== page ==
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Postgraduate Certificate in Education (PGCE)

The Postgraduate Certificate in Education (PGCE) is a one-year higher education course in England, Wales and Northern Ireland which provides training in order to allow graduates to become teachers within maintained schools.

In addition to gaining the PGCE qualification itself, those who have successfully completed the course in England or Wales are recommended for qualified teacher status (QTS) – the requirement to teach in state maintained schools in England and Wales. Those passing PGCEs in Northern Ireland are granted ‘eligibility to teach’ in Northern Ireland (equivalent to QTS). Though the QTS/eligibility to teach only applies in the Home Nation it was awarded in, applying for QTS/eligibility to teach in either of the other two Home Nations is a formality, and is nearly always awarded to PGCE holders. Furthermore, the PGCE is also widely recognised in Scotland and the rest of world, allowing holders to easily register as teachers there.

The PGCE was previously also offered in Scotland, but was renamed the Professional Graduate Diploma in Education (PGDE) from 2005 to 2006 (the exact year depending on the university offering it). It is identical in content to the previous PGCE. Like the PGCE, the PGDE is widely recognised throughout the rest of the United Kingdom and the rest of the world.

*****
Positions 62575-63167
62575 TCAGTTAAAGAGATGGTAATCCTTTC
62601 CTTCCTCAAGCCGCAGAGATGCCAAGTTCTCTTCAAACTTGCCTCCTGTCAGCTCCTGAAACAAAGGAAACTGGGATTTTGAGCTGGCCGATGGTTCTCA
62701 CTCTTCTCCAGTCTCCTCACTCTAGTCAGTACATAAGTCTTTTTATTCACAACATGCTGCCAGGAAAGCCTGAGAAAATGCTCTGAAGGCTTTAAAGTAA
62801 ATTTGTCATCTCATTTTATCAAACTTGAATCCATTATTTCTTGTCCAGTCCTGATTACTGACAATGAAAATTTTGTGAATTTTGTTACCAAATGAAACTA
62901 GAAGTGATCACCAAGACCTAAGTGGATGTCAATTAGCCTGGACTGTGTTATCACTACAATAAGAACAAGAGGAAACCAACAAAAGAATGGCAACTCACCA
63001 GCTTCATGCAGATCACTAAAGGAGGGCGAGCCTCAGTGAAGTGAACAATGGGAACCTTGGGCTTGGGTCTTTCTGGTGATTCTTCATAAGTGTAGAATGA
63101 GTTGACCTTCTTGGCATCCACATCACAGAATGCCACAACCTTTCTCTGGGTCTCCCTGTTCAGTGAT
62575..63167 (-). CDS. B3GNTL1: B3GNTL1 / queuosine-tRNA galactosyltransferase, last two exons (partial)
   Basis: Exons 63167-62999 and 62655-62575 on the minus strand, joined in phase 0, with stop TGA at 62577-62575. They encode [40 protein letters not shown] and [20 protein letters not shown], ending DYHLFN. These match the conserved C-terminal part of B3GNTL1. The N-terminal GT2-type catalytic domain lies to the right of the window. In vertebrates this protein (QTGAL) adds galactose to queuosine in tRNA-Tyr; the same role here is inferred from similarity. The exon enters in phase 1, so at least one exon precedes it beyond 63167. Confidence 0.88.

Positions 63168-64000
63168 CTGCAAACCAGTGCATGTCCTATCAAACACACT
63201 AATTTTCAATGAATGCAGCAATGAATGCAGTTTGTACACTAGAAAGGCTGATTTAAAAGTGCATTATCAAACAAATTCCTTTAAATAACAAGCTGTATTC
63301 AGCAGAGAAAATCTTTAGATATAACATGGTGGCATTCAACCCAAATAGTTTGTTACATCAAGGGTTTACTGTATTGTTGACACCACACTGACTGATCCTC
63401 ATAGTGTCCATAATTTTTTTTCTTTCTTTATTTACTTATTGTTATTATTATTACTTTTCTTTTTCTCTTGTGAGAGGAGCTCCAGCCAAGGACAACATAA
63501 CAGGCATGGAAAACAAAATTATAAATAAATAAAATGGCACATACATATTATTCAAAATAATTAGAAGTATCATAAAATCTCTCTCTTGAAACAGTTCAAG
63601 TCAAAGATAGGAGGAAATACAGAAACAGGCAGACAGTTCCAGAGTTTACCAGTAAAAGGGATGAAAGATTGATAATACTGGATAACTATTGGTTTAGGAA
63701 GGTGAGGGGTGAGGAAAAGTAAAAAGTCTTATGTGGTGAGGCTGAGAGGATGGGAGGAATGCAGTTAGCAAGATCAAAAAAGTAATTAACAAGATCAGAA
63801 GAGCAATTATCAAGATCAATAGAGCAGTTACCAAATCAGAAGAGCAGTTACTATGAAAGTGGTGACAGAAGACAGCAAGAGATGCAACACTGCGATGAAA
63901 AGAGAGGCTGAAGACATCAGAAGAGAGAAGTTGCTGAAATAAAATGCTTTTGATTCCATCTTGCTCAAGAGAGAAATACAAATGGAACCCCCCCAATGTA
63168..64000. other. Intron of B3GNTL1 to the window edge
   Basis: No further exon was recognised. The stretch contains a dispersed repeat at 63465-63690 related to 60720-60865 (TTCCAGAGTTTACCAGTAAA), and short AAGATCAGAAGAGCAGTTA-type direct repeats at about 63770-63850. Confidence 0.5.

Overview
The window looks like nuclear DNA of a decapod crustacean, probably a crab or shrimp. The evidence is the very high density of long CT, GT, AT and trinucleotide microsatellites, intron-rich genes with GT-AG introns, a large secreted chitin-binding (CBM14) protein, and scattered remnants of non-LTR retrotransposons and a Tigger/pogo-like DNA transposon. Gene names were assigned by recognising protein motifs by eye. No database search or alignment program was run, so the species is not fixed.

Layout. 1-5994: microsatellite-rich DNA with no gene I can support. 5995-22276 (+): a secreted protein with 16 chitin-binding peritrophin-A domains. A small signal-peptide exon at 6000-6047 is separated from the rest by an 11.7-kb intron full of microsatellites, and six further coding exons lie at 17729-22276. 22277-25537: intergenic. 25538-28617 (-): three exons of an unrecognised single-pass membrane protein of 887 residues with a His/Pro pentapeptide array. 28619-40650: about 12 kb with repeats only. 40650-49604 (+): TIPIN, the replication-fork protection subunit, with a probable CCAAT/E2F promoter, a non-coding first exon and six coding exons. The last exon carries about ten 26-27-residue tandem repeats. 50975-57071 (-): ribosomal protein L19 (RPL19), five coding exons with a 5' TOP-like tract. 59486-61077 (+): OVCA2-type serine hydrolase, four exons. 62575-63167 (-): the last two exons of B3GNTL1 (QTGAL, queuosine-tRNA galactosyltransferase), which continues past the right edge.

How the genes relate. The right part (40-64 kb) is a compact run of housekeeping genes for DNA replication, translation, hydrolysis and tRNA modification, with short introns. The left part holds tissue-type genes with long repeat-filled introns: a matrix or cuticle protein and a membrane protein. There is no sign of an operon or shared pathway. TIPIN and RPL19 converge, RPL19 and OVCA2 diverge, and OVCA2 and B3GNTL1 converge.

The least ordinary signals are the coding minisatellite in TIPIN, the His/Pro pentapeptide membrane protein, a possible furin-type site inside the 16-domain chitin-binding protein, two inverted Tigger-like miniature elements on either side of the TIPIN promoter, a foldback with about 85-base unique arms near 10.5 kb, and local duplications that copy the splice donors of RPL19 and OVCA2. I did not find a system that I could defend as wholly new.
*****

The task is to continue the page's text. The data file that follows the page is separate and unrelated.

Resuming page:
Applications for admission to PGCE courses are handled by UCAS Teacher Training.

Further and higher education lecturers are not usually required to hold QTS/eligibility to teach. However, many lecturers attend training courses to gain qualifications such as the Postgraduate Certificate in Further Education (PGCFE), which is comparable to the regular PGCE. There is also the PGCHE, for university practitioners.

the programme aims to improve teaching by:

  • helping you to understand your own education system from an international perspective.
  • enabling you to become conversant with the basic assumptions, concepts, and principles of a range of learning theories and to evaluate their usefulness in specific educational situations.
  • promoting a deeper understanding of a range of teaching strategies.
  • developing expertise in practitioner research.
  • making appropriate use of professional and research literature.